Compelled to articulate their positions, render themselves visible, and resist the decentering that they endured in a hegemonic discourse that sought to contain its racial Other, African-American writers found self-expression-a vital and necessary precursor to liberation-through the use of the pen. Writing propelled them into a realm that allowed for the previously denied development of artistic, creative, oppositional and expressionistic voice. Captivating readers with literary works evolving from marginalized discourses, these African-Americans managed to pique attention, offer unique positions rarely disclosed, and excite the unimaginable through their Otherness, thus creating a desire of the self for the Other.
African-American writers increasingly found their way into American literary circles, and by the twentieth century, as they made their mark on American literature, they similarly gained the attention of motion picture producers. Eager to provide a glimpse of black life, African-Americans applied their writing skills to novels that could reproduce the power and impact of their world. Their stories that captured an aura unique to the African-American experience would obviously lend themselves to transformation on film, and the industry saw the chance to exploit "African-Americanism" as a valuable commodity in the cinema, particularly in view of the undeniable acting talent prevalent among African-Americans. But in the first half of the twentieth century, America was not yet ready to obliterate the barriers that stood between the races.
While the cinematic contributions I of post- 1950 literary figures are well known, cinema history cries out for an examination of the cinematic contributions of those of the earlier period who paved the way.
The African-American writer in the pre- 1950 era of cinema can best be read according to the following paradigm: (1) writers whose works independent filmmakers transformed on the screen; (2) writers Hollywood actually employed or considered for employment, or writers whose works Hollywood considered for production, but did not transform on the screen; and (3) writers whose novels Hollywood transformed on the screen but whose works either promoted a non-racial theme, experienced a reduction in quality, distortion in content, or alteration in narrative structure. This paradigm should demonstrate how AfricanAmerican writers struggled to become active recruits in the cinema industry and how Hollywood accepted or rejected them and their works, using and abusing them, exploiting the African-Americans' desperation to promote their works and obtain access to a wider market.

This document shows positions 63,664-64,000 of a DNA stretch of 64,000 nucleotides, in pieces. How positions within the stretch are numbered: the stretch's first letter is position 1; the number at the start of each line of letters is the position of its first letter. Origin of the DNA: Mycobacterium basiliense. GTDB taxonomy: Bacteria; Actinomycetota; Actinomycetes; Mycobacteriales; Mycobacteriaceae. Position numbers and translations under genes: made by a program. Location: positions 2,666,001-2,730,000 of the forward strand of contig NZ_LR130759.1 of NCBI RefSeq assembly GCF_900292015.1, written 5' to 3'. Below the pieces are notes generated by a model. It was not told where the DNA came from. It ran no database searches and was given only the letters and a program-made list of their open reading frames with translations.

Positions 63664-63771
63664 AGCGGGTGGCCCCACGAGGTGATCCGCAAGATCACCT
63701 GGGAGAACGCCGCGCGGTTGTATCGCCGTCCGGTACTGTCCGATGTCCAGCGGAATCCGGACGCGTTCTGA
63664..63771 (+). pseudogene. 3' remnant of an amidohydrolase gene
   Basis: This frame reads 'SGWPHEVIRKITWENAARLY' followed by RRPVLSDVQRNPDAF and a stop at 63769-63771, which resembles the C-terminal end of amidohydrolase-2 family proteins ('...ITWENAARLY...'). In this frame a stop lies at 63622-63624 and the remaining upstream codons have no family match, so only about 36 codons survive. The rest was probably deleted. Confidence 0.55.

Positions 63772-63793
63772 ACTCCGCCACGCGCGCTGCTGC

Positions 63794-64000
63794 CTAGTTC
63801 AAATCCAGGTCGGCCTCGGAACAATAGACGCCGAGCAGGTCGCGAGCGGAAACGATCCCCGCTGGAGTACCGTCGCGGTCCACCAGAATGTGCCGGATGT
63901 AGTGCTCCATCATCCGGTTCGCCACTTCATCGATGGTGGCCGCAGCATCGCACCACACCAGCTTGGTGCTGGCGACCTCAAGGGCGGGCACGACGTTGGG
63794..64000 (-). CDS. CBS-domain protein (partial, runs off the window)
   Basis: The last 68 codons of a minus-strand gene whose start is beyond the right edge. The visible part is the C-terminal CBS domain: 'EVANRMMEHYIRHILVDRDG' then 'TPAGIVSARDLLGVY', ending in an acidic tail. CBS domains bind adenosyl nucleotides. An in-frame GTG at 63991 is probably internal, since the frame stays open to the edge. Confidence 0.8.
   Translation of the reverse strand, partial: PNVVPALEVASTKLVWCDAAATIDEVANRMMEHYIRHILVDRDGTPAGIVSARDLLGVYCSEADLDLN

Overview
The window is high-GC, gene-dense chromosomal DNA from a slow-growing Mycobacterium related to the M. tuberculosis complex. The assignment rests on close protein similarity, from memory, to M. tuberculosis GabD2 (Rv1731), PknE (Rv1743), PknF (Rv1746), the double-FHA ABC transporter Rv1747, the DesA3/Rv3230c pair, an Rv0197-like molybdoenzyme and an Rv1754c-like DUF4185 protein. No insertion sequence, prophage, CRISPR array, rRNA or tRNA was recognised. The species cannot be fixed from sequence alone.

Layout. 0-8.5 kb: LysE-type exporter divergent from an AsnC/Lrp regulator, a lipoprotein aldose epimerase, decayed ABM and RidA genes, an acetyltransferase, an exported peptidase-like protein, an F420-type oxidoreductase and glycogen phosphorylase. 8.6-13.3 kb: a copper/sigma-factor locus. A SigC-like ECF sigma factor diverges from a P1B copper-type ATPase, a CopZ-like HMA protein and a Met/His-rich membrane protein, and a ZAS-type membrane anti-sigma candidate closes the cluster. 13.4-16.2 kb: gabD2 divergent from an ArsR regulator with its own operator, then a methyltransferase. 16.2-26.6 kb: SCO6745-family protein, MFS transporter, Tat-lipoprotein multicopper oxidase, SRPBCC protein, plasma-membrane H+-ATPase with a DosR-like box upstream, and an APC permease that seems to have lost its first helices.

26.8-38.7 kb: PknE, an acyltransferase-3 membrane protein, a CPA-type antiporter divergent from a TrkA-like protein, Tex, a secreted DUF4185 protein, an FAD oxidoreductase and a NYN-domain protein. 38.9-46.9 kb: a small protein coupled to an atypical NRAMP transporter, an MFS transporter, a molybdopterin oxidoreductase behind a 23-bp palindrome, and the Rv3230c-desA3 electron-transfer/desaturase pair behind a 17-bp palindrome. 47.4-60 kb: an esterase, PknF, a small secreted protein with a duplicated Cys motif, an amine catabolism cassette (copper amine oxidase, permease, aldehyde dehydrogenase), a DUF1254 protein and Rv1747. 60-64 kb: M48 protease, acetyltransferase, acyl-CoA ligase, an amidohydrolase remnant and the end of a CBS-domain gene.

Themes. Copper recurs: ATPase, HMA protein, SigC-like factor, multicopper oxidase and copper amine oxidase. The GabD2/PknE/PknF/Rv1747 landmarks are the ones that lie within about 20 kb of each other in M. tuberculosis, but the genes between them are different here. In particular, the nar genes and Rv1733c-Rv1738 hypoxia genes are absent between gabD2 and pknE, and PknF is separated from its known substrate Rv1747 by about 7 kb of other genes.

While acknowledging that Hollywood's history, particularly in the pre-1950 period, is one of exploitation with all its writers, black and white, this essay contends that the relationship between black writers and the cinema industry, in the transformation of novel to film, was an especially disturbing one, positioning African-American writers so as virtually to deny them control over their own work and destiny. The dilemma of determining how much of their artistic talent the artists should compromise in an effort to have their novels accepted for film production was incredibly more problematic for the African-American writer than for the white writer. African-American writers' works have often grown out of a fragile historical existence, resistant discourse, and an agency that has sought to contain its black Other. By having to contend with the addition of a threat of further control onto the hegemonic discourse that shaped the development of their works, the African-American literary figure in the cinema world become even more vulnerable to the whims of the industry, the economic forces that propel the industry, and the demands imposed by the industry to produce works rendered palatable to a mainstream audience. However, despite the tenuous plight of the black writer in the cinema industry, these writers did succeed in contributing to American cinema in the pre-1950 period. …